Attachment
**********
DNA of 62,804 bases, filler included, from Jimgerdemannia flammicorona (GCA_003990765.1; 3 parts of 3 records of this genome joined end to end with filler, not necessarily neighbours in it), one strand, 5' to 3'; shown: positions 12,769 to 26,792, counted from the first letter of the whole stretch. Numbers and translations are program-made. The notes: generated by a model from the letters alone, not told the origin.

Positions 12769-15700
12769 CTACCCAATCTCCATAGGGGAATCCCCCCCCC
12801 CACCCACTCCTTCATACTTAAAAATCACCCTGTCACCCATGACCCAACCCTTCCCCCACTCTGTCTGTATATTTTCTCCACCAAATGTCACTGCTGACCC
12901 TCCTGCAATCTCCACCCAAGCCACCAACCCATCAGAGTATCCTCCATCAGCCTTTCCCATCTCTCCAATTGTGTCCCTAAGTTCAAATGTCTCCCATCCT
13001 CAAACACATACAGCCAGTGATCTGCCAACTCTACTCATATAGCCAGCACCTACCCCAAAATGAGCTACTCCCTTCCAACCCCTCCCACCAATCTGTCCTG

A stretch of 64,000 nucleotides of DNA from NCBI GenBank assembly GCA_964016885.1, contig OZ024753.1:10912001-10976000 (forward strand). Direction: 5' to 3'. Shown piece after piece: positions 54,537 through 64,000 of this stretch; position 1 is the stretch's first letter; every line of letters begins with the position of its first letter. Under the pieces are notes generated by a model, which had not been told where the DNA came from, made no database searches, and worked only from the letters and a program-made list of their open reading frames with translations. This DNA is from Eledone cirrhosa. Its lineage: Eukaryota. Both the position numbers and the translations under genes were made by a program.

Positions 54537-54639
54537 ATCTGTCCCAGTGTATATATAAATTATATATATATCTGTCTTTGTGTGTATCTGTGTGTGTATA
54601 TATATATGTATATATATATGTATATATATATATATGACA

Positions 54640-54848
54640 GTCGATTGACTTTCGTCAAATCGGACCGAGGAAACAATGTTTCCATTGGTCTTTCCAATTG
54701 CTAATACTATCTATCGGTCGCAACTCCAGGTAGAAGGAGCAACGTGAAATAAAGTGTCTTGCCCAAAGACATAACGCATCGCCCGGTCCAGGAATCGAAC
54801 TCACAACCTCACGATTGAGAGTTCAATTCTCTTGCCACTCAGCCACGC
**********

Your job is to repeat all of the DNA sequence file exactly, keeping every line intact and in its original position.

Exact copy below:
DNA of 62,804 bases, filler included, from Jimgerdemannia flammicorona (GCA_003990765.1; 3 parts of 3 records of this genome joined end to end with filler, not necessarily neighbours in it), one strand, 5' to 3'; shown: positions 12,769 to 26,792, counted from the first letter of the whole stretch. Numbers and translations are program-made. The notes: generated by a model from the letters alone, not told the origin.

Positions 12769-15700
12769 CTACCCAATCTCCATAGGGGAATCCCCCCCCC
12801 CACCCACTCCTTCATACTTAAAAATCACCCTGTCACCCATGACCCAACCCTTCCCCCACTCTGTCTGTATATTTTCTCCACCAAATGTCACTGCTGACCC
12901 TCCTGCAATCTCCACCCAAGCCACCAACCCATCAGAGTATCCTCCATCAGCCTTTCCCATCTCTCCAATTGTGTCCCTAAGTTCAAATGTCTCCCATCCT
13001 CAAACACATACAGCCAGTGATCTGCCAACTCTACTCATATAGCCAGCACCTACCCCAAAATGAGCTACTCCCTTCCAACCCCTCCCACCAATCTGTCCTG

A stretch of 64,000 nucleotides of DNA from NCBI GenBank assembly GCA_964016885.1, contig OZ024753.1:10912001-10976000 (forward strand). Direction: 5' to 3'. Shown piece after piece: positions 54,537 through 64,000 of this stretch; position 1 is the stretch's first letter; every line of letters begins with the position of its first letter. Under the pieces are notes generated by a model, which had not been told where the DNA came from, made no database searches, and worked only from the letters and a program-made list of their open reading frames with translations. This DNA is from Eledone cirrhosa. Its lineage: Eukaryota. Both the position numbers and the translations under genes were made by a program.

Positions 54537-54639
54537 ATCTGTCCCAGTGTATATATAAATTATATATATATCTGTCTTTGTGTGTATCTGTGTGTGTATA
54601 TATATATGTATATATATATGTATATATATATATATGACA

Positions 54640-54848
54640 GTCGATTGACTTTCGTCAAATCGGACCGAGGAAACAATGTTTCCATTGGTCTTTCCAATTG
54701 CTAATACTATCTATCGGTCGCAACTCCAGGTAGAAGGAGCAACGTGAAATAAAGTGTCTTGCCCAAAGACATAACGCATCGCCCGGTCCAGGAATCGAAC
54801 TCACAACCTCACGATTGAGAGTTCAATTCTCTTGCCACTCAGCCACGC